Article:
horses which refuse to move until their attention is distracted by a lump of sugar, blowing into the ear, or putting a pinching instrument upon the lip, which succeed where a severe beating only increases the obstinate immobility. Many cases of such fixed ideas are on record, which have been cured by fright. One old doctor was in the habit of curing bedridden patients by letting mice loose on their beds, until they ran shrieking from the room, forgetting all about their ailments.
In a recent case, the husband was sent for the physician, leaving the patient alone in the house. The telephone rang so continuously that she rose and answered it, and was so absorbed in scolding him for not returning in time to receive the call that she forgot that she was out of bed for the first time in years. One man who had a most severe case of asthma, which had caused him the most serious discomfort, was completely cured by the fright of the Kingston earthquake, and has had no relapse, though forced to live under conditions of considerable hardship. This is vouched for by the writer out of his own experience.
Now, while cases of this nature are very refractory to drugs and other medical treatment, they yield with surprising readiness to mental therapeutics. The attention of the patient is distracted, a desire for cure is firmly implanted, interest is excited, and all the conditions are made favorable. The process is not dissimilar from that of stimulating the motion of balky horses with lumps of sugar. The fact that there is no real disease evidently accounts for the failure of the skilled physician.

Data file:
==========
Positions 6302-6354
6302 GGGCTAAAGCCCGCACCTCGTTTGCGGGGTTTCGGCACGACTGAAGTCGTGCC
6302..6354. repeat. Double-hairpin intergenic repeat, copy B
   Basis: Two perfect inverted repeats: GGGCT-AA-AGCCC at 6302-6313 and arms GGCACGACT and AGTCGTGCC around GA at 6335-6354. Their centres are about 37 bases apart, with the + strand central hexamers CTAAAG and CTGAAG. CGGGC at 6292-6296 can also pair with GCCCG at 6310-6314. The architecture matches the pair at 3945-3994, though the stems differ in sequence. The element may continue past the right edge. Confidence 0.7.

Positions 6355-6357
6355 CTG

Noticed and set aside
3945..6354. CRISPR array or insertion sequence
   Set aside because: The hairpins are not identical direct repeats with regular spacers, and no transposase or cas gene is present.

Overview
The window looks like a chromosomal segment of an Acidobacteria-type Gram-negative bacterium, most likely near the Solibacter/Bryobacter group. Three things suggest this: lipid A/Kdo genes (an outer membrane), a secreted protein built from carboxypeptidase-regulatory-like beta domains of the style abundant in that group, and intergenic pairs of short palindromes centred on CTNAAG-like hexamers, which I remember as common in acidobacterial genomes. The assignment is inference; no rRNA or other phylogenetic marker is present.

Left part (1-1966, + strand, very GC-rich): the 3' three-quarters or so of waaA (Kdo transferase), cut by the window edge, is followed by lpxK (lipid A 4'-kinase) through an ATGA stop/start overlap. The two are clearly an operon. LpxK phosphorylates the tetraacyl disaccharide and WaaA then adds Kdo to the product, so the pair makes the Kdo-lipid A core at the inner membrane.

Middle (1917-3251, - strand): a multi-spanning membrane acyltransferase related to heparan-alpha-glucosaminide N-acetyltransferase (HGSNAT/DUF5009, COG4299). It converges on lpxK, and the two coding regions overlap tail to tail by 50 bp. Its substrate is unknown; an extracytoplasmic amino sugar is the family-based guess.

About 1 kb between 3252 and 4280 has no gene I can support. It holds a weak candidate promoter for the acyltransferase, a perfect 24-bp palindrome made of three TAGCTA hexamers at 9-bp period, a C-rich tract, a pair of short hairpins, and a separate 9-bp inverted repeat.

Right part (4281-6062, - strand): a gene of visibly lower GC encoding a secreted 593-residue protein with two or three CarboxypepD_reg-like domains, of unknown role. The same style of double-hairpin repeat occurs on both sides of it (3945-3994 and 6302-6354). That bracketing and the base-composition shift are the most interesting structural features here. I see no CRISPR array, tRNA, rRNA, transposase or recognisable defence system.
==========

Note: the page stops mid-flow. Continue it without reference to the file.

The successes of Christian Science are largely in these cases, which are principally found among women of the middle and upper classes, who live luxurious, self-indulgent lives, are over-fed, under-exercised, have no occupations or absorbing interests in life, and concentrate their attention upon themselves and their ailments. We are not surprised to find that converts belong very largely to this class, or to learn that many relatives bless any belief that will turn a nervous, sickly, complaining invalid into a cheerful, though perhaps a bit too superior and self-complacent member of society.
A very large percentage of all the cures of all systems of medical treatment without the use of drugs may safely be classed under some of the heads which we have already discussed. It is not unreasonable to group with mental healing many methods more generally accepted by the community, such as "high dilutionist" homeopathy, osteopathy, massage, electricity, water and bath cures, and even allopathy, which, as every physician knows, habitually employs "bread pills" and other similar methods of influencing the minds of the patients.
Making all allowances, however, there are a number of cases of genuine cures, as the result of mental treatment, of serious diseases, which have defied all regular medical processes. The discouragingly